Blueprint makes a return to 1988

Buzz: There is an obvious ’80s influence throughout the album, which I think is pretty fresh. Can you explain why you went this route?

Blueprint: I decided that as an artist, I was starting to care a little bit too much about being different and progressive, as opposed to executing the art and making good songs. Most of the stuff in ’88 or prior was made with much less equipment, but in my opinion it was more creative and had a more fun vibe to it than today’s music, so I decided to try to take that approach and apply it to today’s music. When I started getting good feedback about what I was doing, I decided to keep going and make an entire record.

Buzz: Who were major influences to this project? I think I can hear Marley Marl in there….

Blueprint: Definitely Marley Marl. Public Enemy and The Bomb Squad, Biz Markie, Big Daddy Kane and Boogie Down Productions.

Buzz: How do you have time to run a label (Weightless Recordings), produce beats and emcee? Got an extra arm?

Blueprint: I have no idea. It’s extra difficult sometimes, but growing up I was a kid that always had to have a bunch of different things going on to be happy, and I’ve stayed that way as an adult. I just try to always keep moving forward and hopefully my activity will pay off.

Buzz: Most listeners will know you from your work as Soul Position with producer RJD2. What is it like taking on the production responsibilities for an entire album to go along with all the lyric writing? How is your creative process different?

Blueprint: There’s a lot more pressure on me to come up with good production with this record but at the same time there’s more of a reward if people like it. This is probably the first real representation of what I can do as an MC and as a producer. My process was much different for this record because half of my time was spent looking for old sounds and drum breaks that were popular back then and finding find a way to rearrange them.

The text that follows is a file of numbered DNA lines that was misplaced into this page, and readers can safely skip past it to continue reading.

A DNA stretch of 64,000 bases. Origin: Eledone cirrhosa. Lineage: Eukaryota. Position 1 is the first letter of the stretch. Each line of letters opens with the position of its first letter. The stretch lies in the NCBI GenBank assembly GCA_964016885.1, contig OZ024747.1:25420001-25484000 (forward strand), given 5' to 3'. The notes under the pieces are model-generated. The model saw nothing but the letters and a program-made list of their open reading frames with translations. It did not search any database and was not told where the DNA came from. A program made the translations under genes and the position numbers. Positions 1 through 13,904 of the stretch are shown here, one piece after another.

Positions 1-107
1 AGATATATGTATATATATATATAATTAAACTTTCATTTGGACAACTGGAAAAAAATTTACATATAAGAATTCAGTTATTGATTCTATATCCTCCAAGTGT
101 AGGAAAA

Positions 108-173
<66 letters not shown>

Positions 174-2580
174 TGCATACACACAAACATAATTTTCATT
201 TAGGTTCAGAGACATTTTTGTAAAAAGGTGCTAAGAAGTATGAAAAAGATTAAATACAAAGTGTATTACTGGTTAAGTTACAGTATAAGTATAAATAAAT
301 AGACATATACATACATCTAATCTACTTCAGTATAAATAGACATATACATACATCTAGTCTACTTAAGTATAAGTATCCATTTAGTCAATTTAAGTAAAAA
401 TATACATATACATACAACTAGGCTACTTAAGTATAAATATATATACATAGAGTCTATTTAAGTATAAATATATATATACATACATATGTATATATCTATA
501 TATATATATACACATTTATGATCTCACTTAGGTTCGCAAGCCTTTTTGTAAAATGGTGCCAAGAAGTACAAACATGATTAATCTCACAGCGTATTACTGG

Buzz: This album comes out on Rhymesayers instead of your own label. Is this to diminish the amount of hats you have to wear in the fruition of the project? How has working with Rhymesayers been?

Blueprint: It’s to reduce the amount of pressure on me. It’s very difficult dedicating yourself as an artist to the point where you can really promote your record, and it’s even more difficult to try to do the administrative part as well. I didn’t think it would be in the best interest of the record for me to try to do much. Rhymesayers has always been good to me.

Buzz: Of all the songs on 1988, “Liberation,” the song that ends the album, stands out the most to me. It doesn’t have the straightforward ’80s vibe found on other songs, it’s over five minutes long and covers a falling-out from your past. Could you give us some insight into this song?

Blueprint: I made an effort to make the album get more and more progressive as the album continued so that people wouldn’t feel too alienated by the ’88 sound, especially if they didn’t grow up on it, which is why “Liberated” sounds so different and why it’s the last song on the album. It’s one of those songs that’s about expectations of you that are made by others and how it takes conflict to break us free and make us stronger. Every artist that has had their music evaluated, whether that be praise or criticism, has had to come to terms with other people influencing what they do. I’ve went through it myself, so I wrote a song about breaking free from all that.

Buzz: So what’s next for Blueprint?

Blueprint: I’m actually working on writing the next Soul Position album right now. RJ sent me a bunch of beats, and I’ve been writing since January. I want to have most of it recorded by the end of the summer. After that I might do another Weightroom record or another instrumental record.

Blueprint appears at the Highdive with Illogic this Thursday (9 p.m.) as part of UC HipHop’s celebration of Hip-Hop Awareness Week. For more information, check out

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